To the woman behind me in line at the checkout,
We all have places to be. But as I watch you watch our clerk move through my order, I wish you could see what I see.
Yes, his movements are less coordinated than you may anticipate. And he is striving for precision rather than time efficiency as he meticulously packs each item ever so carefully into their respective bags. He is communicating with me on a script, following through each step of our interaction whether or not the step is necessary.
He is not slow. He is thorough.
I see you scoff as I interrupt his flow and ask him how his day is going. He pauses to respond to me; his eyes look up briefly my way and then down, and he shows hints of an unsure smile as he searches to find his answer.
All the while I see you behind me huffing, shifting your weight nervously while checking your phone every few seconds. I assure you, I am aware of your increasingly glaring looks coming my way. I wonder if he is too. I wonder if you would behave like this in front of your children. I hope not.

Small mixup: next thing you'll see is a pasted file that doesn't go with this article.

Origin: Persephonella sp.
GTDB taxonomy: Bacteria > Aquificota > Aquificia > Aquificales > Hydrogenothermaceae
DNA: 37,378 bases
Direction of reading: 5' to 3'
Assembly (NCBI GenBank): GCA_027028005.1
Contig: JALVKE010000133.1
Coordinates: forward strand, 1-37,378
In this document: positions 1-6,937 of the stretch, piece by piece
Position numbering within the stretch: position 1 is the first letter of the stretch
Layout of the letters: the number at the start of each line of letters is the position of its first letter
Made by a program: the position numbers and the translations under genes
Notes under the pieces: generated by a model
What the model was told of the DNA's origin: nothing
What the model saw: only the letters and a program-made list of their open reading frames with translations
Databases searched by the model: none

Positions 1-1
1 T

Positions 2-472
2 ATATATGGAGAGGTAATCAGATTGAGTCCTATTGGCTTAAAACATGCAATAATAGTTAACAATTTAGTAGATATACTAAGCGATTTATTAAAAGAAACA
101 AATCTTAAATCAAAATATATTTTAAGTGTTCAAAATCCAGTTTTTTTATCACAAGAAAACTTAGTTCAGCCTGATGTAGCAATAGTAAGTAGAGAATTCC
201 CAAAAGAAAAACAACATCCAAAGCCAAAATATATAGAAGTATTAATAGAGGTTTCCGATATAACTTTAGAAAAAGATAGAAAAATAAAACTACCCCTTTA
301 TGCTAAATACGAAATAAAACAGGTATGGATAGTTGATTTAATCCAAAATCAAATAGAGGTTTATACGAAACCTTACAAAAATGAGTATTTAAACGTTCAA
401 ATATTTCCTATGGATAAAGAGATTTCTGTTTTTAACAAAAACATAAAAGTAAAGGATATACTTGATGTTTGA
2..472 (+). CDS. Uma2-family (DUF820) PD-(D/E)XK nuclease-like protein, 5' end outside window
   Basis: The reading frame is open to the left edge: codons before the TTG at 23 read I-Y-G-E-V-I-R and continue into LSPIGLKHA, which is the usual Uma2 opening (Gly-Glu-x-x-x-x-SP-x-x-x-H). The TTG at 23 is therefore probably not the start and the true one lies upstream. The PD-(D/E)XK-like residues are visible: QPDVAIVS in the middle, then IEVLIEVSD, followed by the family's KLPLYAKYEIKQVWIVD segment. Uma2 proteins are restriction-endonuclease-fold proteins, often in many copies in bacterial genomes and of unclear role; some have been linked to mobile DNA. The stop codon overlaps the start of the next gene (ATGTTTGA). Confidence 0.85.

Even though our interaction and conversation my not appear meaningful to you, who’s to say it wasn’t meaningful to him? He deserves to be engaged and treated with the same respect you would treat anyone else.
I wonder how he is feeling. I wonder if other people take the time to ask him how his day is, after he so politely asked me. I hope they do.
I thank him for his help as I walk away.
Diversity, equity and inclusion is not a policy in your corporate handbook, a memo from HR or a waiver you sign.
It’s appreciating our common humanity. It’s alive in our interactions with one another.
Let’s make sure what our children see is the world we all want to be living in. Inclusion starts and ends with each of us.
A mom who hopes that someday her son can be that clerk